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The Army Needs a Better Argument

December 17, 2013

Admiral Gary Roughead and I wrote an alternative defense budget last year, arguing that our nation could be well defended within the Budget Control Act top line if the DoD was given the latitude to manage its money better.  We believed that initiating reforms in procurement practices and personnel costs, as well as aligning spending to the DoD strategy would produce a radically different force—one that is both strategically sound and more affordable—because current costs are making our all-volunteer force unsustainable.

Most of the reaction to our proposals focused on cuts to active duty Army end strength.  We did take a huge whack at it, cutting from the fiscal year 2013 proposal of 490,000 soldiers down to 290,000.  To get to that number, we shifted 100,000 soldiers from the active to reserve component and disaggregated the land force roles and missions of the Army and Marine Corps.  In our proposed force structure, the Army would concentrate on sustained land warfare.  We required the Marine Corps (which we also cut, from 182,000 to 172,000) to accept significantly more risk in being the initial entry force in most contingencies.

In defending its force structure proposals, Army leadership has taken a dramatically different approach.  It has argued that the dangers of the current international order require faster closing times for deploying land forces.  To pick up on Robert Killabrew’s terrific analysis, the Army has made a strategic choice to optimize to deployment speed rather than sustainability.  In short, after a decade of complaining about the Marine Corps trying to become the Army, the Army is now trying to become the Marine Corps.

There are lots of legitimate reasons to object to the end strength numbers Gary Roughead and I proposed, but the Army hasn’t offered many.  What they have offered, through General Bill Hix and Colonel Bob Simpson, is ad hominem criticism (“This is a proposal that should raise the hair on the neck of any defense expert with a modicum of historical perspective and an understanding of the emerging 21st-century security environment”) followed by a straw man as they accuse anyone who would cut the Army of not believing in land wars.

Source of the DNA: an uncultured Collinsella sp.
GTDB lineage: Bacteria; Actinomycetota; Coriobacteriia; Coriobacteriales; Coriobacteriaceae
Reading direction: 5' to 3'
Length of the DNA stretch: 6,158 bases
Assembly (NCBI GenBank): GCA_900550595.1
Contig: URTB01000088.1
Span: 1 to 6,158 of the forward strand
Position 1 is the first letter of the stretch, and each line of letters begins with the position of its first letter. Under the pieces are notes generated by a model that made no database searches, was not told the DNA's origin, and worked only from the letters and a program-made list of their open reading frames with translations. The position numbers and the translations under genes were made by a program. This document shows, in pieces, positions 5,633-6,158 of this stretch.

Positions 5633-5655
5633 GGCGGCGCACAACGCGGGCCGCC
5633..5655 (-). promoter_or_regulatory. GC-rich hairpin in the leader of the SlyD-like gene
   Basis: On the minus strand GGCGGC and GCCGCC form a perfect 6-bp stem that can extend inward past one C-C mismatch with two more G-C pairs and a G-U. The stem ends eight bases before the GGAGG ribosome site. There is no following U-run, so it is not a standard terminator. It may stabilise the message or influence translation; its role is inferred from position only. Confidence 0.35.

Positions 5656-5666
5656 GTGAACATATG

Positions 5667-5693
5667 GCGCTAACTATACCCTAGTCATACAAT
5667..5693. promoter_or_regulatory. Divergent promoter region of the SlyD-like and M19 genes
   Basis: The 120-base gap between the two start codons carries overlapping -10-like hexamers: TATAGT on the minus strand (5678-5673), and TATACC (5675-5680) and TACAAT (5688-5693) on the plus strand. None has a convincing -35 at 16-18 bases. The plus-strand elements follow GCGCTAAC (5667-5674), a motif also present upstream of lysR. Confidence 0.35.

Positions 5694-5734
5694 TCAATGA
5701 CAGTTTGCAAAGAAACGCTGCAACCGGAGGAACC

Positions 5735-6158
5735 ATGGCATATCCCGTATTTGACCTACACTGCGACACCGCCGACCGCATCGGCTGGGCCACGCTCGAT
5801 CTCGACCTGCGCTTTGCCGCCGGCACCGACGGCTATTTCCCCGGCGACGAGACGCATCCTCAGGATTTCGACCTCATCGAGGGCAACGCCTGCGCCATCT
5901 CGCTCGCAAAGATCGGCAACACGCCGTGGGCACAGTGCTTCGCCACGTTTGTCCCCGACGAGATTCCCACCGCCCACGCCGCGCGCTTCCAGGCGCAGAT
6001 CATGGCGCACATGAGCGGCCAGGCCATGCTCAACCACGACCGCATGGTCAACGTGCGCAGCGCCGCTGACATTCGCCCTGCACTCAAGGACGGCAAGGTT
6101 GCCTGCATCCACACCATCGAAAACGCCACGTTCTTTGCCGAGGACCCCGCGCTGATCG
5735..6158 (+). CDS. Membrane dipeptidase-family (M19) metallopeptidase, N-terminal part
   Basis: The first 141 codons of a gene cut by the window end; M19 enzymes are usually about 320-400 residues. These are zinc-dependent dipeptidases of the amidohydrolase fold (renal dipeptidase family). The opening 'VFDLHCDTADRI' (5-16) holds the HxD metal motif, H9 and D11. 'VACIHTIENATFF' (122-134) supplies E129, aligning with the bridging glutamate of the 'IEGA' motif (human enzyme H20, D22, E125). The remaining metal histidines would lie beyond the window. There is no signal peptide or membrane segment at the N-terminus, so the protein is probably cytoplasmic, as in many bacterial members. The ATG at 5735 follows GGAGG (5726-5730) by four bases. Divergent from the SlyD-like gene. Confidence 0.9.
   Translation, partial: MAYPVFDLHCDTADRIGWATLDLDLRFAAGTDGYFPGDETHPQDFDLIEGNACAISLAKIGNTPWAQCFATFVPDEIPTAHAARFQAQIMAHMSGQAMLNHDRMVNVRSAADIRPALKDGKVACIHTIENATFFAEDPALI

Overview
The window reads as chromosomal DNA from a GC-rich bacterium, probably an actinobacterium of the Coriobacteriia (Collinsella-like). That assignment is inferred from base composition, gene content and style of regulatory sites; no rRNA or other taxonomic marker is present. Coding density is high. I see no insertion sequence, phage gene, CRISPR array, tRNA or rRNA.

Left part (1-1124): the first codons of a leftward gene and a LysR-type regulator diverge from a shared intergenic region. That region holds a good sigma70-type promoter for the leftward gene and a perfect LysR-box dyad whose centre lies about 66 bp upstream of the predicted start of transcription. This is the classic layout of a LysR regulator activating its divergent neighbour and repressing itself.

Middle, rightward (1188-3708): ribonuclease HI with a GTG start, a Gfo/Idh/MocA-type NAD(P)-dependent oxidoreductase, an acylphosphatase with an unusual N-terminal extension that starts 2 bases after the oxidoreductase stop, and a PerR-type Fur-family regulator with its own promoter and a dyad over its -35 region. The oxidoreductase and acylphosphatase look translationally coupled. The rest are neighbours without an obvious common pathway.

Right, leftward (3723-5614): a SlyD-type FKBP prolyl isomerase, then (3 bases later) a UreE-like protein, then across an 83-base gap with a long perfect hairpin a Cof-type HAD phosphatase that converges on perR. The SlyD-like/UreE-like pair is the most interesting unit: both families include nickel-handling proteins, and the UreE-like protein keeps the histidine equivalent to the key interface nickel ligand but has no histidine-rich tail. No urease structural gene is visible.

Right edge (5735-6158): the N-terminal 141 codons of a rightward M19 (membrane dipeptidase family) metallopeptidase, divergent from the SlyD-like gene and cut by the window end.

What Army leaders have not provided is an adequate argument for retaining active duty end strength of 490,000.  The rebuttal to the Army’s argument is: we believe our country will be fighting land wars, but the experience of the past decade has made our political leadership unwilling to fight them in the way you are planning and envisioning.  The advocates of counterinsurgency won the war and lost the argument; we will fight small wars by sub-optimal standoff strikes and small training and operational engagements (and improving our homeland defenses).

What is the big war that necessitates such a large Army?  According to press reports, The United States Army Training and Doctrine Command (TRADOC) envisions a requirement to deploy 530,000 soldiers to North Korea after that government collapses, with a closing time of six months.  Imagine if you will, the Obama cabinet debating that proposal.  No doubt, the administration would conclude that a better option would be to have the South Koreans oversee the occupation while we focus on trying to get teams in fast to control the nuclear weapons.  Controlling the territory just won’t be a strategic objective that politicians are willing to adopt again for a very long time.  The Army needs to take some ownership for the fact that the way we have fought these most recent wars is what is casting that long shadow.